Here is some biographic information about my Wife’s siblings, presented here primarily to offer more insights into what’s going on in China via snippets of their lives.

**My Wife’s Younger Brother**

Besides being hounded by everyone to hurry up and get married, my 29-year-old Brother-in-Law works in nearby Qingyang in a Provincial Typhoon Monitoring and Response Agency. In particular, if typhoons are headed toward Fujian Province or have struck, part of his job is to direct which resources (mostly military) are directed to which areas. I’m not clear on the particulars of how he does this, though he says his job is really just “to sit in front of a computer” waiting for something to happen.

He does have great IT skills, though, and so has become mostly responsible for his office’s Local Area Network setup as well.

Typhoons do strike around here, but only during a small part of the year.

This means he has some extra time on his hands at work, which he has used to start a small business selling clothing–we’ll call it factory overruns–on, an eBay-like site where anyone in China with something to sell in small quantities seems to be heading.

The other interesting aspect of his job: employees gain access to and exit their work facility through fingerprint recognition. Gattica-like, they have to place their hand on a monitor which opens the door for them, but–more importantly, he confides–to monitor whether anyone is late to work or takes off before quitting time.

**My Wife’s Younger Sister**

My Wife’s Younger Sister and her Husband work for the Chinese Postal Service by day, but, being the gung-ho entrepreneurs that they are, also operate a small business on the side selling cellular phones and phone cards, which they do pretty well with. They originally started off running a private Internet cafe when broadband access came to Jinjiang a few years ago, with my Wife’s Younger Brother using his computer and IT skills to get it running, but when the government tightened the restrictions on running these, they decided to leave that business.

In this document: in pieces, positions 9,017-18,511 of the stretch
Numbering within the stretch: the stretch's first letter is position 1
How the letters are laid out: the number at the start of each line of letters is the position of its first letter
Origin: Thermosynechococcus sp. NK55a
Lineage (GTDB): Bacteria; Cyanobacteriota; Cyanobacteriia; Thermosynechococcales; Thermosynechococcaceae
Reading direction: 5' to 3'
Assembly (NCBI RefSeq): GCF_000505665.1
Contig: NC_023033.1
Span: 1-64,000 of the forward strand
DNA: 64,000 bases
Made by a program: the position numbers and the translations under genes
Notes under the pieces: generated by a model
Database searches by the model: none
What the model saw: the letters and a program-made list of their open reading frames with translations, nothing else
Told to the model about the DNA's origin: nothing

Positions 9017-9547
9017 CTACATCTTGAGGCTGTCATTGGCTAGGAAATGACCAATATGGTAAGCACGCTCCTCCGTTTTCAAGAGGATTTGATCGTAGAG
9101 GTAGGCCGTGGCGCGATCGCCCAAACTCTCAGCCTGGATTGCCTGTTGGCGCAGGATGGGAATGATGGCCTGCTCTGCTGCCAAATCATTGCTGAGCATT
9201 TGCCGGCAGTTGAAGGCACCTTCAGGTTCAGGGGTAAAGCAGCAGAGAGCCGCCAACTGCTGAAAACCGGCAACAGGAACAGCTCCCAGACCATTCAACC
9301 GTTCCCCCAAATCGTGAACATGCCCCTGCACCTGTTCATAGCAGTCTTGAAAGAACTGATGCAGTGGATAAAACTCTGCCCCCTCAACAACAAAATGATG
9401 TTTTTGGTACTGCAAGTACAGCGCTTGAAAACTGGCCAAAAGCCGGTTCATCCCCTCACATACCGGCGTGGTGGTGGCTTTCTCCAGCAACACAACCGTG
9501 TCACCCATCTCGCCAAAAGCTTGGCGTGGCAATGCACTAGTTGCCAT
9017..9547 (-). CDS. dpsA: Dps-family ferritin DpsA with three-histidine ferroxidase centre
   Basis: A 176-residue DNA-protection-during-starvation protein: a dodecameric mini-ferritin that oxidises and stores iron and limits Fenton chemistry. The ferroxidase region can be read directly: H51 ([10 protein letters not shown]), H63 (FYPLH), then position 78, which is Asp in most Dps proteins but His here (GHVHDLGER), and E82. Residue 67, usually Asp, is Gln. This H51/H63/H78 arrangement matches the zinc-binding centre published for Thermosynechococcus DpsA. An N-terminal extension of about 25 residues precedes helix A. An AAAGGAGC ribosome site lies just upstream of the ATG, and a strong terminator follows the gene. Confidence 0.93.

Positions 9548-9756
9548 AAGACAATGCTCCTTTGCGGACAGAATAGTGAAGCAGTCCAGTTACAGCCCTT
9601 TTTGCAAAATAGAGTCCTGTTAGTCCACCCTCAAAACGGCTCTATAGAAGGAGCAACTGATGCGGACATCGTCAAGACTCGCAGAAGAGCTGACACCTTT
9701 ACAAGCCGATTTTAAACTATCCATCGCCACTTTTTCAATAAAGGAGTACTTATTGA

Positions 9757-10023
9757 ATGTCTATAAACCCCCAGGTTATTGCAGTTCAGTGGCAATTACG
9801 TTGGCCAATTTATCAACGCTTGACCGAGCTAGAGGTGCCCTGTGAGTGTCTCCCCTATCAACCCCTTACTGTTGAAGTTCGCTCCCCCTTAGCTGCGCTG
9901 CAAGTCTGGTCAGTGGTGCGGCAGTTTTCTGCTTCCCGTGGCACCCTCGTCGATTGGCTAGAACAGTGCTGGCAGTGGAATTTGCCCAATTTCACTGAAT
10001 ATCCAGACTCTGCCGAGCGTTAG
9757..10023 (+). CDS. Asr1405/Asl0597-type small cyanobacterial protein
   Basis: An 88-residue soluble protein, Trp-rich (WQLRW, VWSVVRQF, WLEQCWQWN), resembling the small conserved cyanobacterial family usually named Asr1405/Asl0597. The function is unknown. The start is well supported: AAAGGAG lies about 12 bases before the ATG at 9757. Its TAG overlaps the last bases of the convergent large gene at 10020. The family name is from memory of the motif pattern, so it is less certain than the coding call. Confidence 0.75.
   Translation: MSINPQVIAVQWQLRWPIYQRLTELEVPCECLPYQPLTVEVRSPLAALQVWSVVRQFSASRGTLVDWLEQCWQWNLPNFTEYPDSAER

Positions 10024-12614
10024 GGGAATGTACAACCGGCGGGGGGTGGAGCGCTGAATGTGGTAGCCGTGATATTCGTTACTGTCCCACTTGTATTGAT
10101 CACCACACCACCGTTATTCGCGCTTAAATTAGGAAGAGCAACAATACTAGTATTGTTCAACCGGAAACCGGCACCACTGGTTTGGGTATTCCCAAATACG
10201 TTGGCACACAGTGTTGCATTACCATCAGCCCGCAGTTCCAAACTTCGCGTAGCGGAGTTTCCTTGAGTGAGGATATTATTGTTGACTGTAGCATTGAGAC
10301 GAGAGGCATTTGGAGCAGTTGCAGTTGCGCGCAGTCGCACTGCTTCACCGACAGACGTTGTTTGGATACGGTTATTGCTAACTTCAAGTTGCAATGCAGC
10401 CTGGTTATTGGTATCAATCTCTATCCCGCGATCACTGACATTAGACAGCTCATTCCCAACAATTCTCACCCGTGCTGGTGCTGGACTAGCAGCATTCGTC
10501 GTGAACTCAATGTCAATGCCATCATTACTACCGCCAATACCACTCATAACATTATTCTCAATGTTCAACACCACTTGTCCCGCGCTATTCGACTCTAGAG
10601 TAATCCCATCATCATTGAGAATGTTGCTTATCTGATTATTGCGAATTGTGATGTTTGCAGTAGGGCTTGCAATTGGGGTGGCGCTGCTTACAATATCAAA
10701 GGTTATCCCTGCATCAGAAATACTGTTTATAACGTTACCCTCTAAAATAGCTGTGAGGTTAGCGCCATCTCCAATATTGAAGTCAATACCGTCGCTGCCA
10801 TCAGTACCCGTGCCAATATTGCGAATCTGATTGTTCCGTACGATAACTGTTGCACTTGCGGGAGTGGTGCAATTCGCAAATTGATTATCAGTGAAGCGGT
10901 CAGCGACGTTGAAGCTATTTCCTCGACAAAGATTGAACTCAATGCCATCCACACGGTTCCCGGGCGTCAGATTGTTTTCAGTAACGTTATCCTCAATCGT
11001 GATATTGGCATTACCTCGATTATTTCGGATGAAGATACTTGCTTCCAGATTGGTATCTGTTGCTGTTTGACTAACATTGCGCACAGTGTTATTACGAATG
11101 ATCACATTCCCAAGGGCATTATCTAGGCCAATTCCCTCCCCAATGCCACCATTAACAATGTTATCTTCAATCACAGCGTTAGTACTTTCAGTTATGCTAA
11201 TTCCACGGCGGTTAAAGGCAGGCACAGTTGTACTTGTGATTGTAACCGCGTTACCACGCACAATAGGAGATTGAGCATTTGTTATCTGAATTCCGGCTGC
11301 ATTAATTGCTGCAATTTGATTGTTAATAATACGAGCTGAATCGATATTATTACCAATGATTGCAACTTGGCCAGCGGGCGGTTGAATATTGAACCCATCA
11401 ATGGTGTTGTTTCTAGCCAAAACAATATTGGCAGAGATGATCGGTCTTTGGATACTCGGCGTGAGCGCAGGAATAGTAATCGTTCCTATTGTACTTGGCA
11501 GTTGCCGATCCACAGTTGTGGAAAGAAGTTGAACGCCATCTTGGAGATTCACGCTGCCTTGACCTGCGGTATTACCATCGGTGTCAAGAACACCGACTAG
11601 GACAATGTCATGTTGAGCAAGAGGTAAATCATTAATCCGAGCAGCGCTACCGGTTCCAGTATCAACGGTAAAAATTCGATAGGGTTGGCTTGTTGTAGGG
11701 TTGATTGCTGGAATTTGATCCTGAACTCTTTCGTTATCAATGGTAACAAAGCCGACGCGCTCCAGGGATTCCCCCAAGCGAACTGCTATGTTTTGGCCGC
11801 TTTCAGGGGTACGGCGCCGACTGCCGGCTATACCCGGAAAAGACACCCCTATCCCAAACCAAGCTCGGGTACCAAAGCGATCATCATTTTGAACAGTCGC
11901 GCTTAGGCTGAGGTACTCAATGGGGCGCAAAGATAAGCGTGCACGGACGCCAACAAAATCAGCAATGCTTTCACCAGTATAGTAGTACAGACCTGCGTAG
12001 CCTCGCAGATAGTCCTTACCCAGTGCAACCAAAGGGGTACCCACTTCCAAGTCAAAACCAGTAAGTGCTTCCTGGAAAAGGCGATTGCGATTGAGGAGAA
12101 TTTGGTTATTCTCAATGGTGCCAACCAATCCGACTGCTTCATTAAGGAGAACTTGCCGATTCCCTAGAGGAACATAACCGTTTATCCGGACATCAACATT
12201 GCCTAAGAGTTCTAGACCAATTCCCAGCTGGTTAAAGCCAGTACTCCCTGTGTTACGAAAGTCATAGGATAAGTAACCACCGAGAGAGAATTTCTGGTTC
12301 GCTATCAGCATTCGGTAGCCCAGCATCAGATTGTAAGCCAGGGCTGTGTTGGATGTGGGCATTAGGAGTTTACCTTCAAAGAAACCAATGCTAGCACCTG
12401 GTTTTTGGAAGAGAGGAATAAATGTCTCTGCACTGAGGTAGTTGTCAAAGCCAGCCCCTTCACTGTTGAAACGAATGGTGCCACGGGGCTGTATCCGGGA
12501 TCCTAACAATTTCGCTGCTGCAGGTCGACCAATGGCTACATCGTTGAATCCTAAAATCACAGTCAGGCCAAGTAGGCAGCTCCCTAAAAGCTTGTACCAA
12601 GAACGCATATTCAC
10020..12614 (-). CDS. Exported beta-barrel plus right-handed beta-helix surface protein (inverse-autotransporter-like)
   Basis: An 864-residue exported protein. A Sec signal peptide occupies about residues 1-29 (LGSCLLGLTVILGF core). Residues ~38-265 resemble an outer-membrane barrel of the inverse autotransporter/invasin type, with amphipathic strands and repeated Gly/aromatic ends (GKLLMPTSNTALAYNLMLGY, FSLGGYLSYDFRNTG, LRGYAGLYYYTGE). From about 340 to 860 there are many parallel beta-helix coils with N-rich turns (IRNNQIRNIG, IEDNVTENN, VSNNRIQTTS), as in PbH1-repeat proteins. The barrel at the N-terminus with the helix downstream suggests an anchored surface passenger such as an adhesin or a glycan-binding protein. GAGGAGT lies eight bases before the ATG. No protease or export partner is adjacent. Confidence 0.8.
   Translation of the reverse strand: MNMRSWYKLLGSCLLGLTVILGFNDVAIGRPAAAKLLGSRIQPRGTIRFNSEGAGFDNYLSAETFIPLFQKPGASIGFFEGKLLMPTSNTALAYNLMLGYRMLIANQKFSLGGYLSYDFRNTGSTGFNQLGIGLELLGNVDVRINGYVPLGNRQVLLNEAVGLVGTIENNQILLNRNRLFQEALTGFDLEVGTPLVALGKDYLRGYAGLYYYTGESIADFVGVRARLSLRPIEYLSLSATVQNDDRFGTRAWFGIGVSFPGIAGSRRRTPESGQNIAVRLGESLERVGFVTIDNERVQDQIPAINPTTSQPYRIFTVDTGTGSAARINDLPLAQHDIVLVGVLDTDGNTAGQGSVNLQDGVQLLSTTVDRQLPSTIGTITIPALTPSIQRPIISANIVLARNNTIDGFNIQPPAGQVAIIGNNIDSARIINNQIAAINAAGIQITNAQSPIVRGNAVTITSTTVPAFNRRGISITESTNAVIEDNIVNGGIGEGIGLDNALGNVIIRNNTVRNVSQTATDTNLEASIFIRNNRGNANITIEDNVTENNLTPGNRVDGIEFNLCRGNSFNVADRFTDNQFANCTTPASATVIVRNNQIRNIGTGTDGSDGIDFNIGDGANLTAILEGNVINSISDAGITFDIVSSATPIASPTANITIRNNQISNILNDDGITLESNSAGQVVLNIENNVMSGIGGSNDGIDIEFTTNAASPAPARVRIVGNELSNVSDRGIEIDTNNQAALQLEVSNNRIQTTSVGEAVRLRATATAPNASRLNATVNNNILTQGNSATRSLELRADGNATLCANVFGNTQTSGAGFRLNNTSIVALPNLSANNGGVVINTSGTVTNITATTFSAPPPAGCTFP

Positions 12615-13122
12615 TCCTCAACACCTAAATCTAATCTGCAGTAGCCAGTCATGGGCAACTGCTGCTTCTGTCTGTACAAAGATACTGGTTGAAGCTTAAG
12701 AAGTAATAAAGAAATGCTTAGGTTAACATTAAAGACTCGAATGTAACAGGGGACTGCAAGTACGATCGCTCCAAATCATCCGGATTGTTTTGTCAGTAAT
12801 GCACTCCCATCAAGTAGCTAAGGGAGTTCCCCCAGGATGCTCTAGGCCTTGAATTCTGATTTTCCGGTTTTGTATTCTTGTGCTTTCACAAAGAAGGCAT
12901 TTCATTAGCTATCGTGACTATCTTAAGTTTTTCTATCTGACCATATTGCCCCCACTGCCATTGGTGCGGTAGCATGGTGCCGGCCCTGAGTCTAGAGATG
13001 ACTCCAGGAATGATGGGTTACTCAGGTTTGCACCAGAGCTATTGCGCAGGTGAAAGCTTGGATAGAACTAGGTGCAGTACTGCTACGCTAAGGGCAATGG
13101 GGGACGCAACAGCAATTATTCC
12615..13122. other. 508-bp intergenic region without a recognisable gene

They currently live with his parents in an apartment in Qingyang, but in a couple years will be moving into a “villa” on the grounds of a large development complex going up in Qingyang.

It seems that her husband’s father invested in some land some years back for 200,000 RMB. Last year, the government came along and let him know that (1) his land was part of a larger plot that had been approved for this complex to go up, and (2) that he would be paid 800,000 RMB for it, “whether he liked it or not.” (This was, of course, actually a tremendous appreciation.)

They in turn decided to put this money back into property in the same complex, along with some other funds they’d all four saved, and so they’ll live in a large four-story “villa” in this modern complex _and_ own a storefront in a prime spot in the complex’s shopping district.

His parents hope that they can all leave their government jobs then, primarily so that as private business people, my Wife’s Younger Sister and her Husband can have another child. A son. Or two.

**My Wife’s Elder Sister**

My Wife’s Elder Sister, as I’ve mentioned before here, recently divorced. The fellow she was married to, my Mother-In-Law objected to him in the first place for reasons I’ll not get into, but the folks said that ultimately the choice was hers (the Elder Sister’s).

This fellow had a small factory that produced “parts” on contract for a shoe manufacturer, but as the shoe manufacturing processes matured, it became less and less necessary for the large factories to outsource these small parts, and his contracts dried up.

He worked hard for awhile trying to find a new niche, but grew frustrated, and eventually was spending all his time at bars and massage parlors. Finally, Elder Sister had enough and showed him the door.

And it was her door to show him, as she has a solid government job as a statistician at the local hospital, and the apartment was hers–purchased with a “government employee discount” when the building went up.

Her apartment is on the other side of town from the family home, and some relatives have begun suggesting to her that she move back to the family home, since my Mother-In-Law is now widowed, one daughter has moved to Qingyang and the other to Seattle, and the Younger Brother often stays in Qingyang for a few days at a time in a government dorm rather than commute back and forth every day, leaving Mother-In-Law here sometimes alone in a 3.5 story house. Plus, when he’s not in school, Elder Sister’s seven-year-old son stays here with my Mother-In-Law while she works, sometimes overnight.

She’s reticent to move back, though I can see pro’s and con’s on both sides of the issue. On the one side, family members might feel less lonely if they lived under the same roof instead of different homes across town. On the other hand, moving back home (though she would keep ownership of her apartment) might feel _too_ much like a step backward, and she’s always had a fierce independent streak.

Independent divorced working professional mothers.

I daresay this is the first generation in China that has seen much of this as a cultural phenomenon.

L to R, My Wife’s Elder Sister, My Wife, My Wife’s Younger Sister, My Wife’s Younger Brother